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The Power of Yet 

By Annabelle C., Grade 11
I bet I am not the only one who says, “I can’t do this,” or “I’m not good at that.” We tend to be negative when faced with challenges, setbacks or failures. However, the key to unlocking our true potential is to cultivate a growth mindset.
 
A growth mindset is when people believe that their basic abilities can be developed through dedication, hard work and learning. It’s not only a positive attitude but also a belief that our abilities and intelligence can be developed through dedication, hard work and perseverance. When we adopt a growth mindset, we see challenges as opportunities to learn and setbacks as stepping stones to success. In fact, in the book Mindset, author Carol Dweck says: “Failure can be a painful experience. But it doesn’t define you. Embrace challenges, deal with obstacles and learn from your mistakes. 
 
Let me introduce you to the powerful concept of “yet” to help you apply a growth mindset. The power of “yet” is the idea that if you haven’t achieved something or learned a specific skill, it doesn’t mean you can’t or won’t in the future. When faced with challenges, people may say, “I’m not good at that.” Now, add the word “yet.” I’m not good at that yet. This stops the negative thoughts that may drag you down and opens the door to growth and possibility. It changes our mindset completely.
 
This concept of “yet” can be used in various aspects of our life. For example, in sports: “I can’t do this play… yet”; at school: “I can’t solve this math problem… yet”; or even in everyday life: “I don’t know how to bake a cake… yet.”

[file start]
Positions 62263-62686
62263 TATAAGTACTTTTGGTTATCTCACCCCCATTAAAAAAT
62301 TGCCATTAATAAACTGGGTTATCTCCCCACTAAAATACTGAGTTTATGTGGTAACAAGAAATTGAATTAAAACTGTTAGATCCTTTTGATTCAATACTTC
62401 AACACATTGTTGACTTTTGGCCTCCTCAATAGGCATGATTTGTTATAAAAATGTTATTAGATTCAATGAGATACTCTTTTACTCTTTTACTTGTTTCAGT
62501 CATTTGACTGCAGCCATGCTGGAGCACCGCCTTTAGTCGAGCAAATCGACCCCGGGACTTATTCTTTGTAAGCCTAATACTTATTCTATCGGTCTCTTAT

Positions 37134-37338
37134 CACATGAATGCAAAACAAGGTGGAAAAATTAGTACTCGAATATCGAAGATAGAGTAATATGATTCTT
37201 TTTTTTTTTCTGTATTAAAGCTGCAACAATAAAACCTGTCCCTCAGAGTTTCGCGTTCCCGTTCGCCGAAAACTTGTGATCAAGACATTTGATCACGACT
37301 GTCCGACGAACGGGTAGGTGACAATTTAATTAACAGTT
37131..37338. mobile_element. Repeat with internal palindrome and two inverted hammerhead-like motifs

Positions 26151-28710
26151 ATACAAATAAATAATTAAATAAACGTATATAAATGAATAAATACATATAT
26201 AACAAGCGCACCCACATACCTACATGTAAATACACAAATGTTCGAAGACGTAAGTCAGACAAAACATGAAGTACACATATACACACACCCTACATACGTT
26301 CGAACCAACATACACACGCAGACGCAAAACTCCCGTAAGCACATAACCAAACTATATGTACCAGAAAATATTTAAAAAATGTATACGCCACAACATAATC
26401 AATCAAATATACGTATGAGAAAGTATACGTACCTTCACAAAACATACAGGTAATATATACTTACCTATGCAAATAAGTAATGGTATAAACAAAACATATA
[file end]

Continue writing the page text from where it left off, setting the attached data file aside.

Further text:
My mom introduced me to this concept during my first year at Stanstead. She learned it in a leadership course at work. Math had always been easy growing up, until I started attending school here at Stanstead. Math was my biggest challenge in 9th grade, when I was assigned to advanced math. Let’s just say my first math class at Stanstead wasn’t a success. Still, I always gave my best effort and never gave up. Every day, I would say to myself over and over: “I can’t solve this math problem… yet.” Every day, Alexa and I tried to solve the problems, went for extra help and asked questions.
 
I may have struggled my first year, but now I’m in 11th grade and succeeding on every test. All my efforts and tears have paid off. I never gave up. I don’t see challenges as an issue but as a potential to improve and grow. 
 
I encourage everyone to foster a growth mindset and to use the word “yet” often. 
 
To finish off, here’s a quote by Gandhi “Live as if you were to die tomorrow; learn as if you were to live forever.”
 
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